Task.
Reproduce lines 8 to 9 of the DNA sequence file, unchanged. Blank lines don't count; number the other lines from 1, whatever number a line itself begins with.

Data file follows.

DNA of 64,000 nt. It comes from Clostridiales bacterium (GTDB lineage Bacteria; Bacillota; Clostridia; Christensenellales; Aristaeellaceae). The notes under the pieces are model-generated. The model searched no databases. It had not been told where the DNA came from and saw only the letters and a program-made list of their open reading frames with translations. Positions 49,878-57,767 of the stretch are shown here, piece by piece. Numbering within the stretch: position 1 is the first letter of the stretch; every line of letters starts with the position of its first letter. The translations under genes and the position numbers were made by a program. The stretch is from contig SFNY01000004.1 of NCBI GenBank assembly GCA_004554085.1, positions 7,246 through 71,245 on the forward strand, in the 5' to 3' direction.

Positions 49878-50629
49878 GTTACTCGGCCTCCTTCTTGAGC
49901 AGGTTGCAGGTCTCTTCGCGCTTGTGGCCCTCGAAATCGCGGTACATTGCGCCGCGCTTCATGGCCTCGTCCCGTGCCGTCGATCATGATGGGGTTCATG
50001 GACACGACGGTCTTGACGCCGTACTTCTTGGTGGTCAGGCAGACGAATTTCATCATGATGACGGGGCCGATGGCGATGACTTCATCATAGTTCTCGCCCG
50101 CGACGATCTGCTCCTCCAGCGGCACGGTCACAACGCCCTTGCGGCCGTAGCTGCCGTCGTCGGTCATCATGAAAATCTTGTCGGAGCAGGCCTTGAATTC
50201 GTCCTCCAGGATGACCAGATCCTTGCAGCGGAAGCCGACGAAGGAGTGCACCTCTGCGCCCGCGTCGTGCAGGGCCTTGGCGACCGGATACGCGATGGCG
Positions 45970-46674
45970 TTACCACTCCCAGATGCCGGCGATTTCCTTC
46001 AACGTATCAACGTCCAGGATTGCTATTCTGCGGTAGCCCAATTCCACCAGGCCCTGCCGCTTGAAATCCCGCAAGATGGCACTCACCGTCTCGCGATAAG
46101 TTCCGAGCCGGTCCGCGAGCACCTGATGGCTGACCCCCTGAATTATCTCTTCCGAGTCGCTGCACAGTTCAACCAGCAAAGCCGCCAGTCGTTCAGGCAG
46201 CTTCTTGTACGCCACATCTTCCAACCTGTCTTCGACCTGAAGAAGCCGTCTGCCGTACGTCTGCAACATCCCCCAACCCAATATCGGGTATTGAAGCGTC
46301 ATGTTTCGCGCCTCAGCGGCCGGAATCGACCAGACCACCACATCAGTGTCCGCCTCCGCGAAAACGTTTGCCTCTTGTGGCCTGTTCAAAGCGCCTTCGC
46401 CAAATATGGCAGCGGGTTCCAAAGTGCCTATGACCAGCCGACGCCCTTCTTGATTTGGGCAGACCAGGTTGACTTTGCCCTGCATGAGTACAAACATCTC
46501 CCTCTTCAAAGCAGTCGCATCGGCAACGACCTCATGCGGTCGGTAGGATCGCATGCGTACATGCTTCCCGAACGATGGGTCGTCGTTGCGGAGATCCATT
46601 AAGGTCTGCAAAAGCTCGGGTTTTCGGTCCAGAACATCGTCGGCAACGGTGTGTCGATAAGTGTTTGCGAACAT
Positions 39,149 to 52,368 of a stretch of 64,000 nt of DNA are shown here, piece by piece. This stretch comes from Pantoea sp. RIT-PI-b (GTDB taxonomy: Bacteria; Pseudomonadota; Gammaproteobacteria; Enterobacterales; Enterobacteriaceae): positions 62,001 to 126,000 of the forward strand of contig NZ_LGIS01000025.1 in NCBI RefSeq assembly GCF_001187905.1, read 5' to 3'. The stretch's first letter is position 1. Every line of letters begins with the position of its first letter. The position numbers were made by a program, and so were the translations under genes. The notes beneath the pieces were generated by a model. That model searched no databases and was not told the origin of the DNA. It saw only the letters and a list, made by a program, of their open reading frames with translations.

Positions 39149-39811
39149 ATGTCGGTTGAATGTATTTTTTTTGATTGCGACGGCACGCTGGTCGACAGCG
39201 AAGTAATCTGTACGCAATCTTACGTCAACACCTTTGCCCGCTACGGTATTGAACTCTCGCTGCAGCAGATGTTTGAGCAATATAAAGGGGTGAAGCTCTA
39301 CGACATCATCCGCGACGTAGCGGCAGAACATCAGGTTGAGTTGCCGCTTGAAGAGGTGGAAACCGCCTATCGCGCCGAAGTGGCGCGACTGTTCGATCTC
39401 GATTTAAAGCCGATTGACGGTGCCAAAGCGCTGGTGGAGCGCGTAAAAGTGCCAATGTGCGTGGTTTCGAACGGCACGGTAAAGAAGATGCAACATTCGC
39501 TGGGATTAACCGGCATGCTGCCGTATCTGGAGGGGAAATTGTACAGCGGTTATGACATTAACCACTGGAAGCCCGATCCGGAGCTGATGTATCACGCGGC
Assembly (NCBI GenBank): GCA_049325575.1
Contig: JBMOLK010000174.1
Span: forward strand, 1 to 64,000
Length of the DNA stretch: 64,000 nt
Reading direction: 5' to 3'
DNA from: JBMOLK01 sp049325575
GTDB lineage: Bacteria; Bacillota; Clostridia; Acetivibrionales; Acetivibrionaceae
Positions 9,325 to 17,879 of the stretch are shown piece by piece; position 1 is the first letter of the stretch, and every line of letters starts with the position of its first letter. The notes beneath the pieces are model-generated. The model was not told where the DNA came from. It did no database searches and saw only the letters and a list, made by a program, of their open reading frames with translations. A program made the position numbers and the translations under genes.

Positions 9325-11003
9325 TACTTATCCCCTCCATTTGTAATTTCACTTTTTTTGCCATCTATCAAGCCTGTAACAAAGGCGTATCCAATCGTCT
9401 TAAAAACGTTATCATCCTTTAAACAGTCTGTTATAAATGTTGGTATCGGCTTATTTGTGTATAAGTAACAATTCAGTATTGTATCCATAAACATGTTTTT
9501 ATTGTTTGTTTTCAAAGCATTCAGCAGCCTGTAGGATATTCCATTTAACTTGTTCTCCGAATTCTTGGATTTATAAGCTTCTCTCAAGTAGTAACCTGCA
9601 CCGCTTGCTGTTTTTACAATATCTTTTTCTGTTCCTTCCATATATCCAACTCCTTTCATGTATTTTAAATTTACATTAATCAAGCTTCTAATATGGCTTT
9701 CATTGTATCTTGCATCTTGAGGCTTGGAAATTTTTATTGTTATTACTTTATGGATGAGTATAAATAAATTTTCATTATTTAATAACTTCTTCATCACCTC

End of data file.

Positions 45970-46674
45970 TTACCACTCCCAGATGCCGGCGATTTCCTTC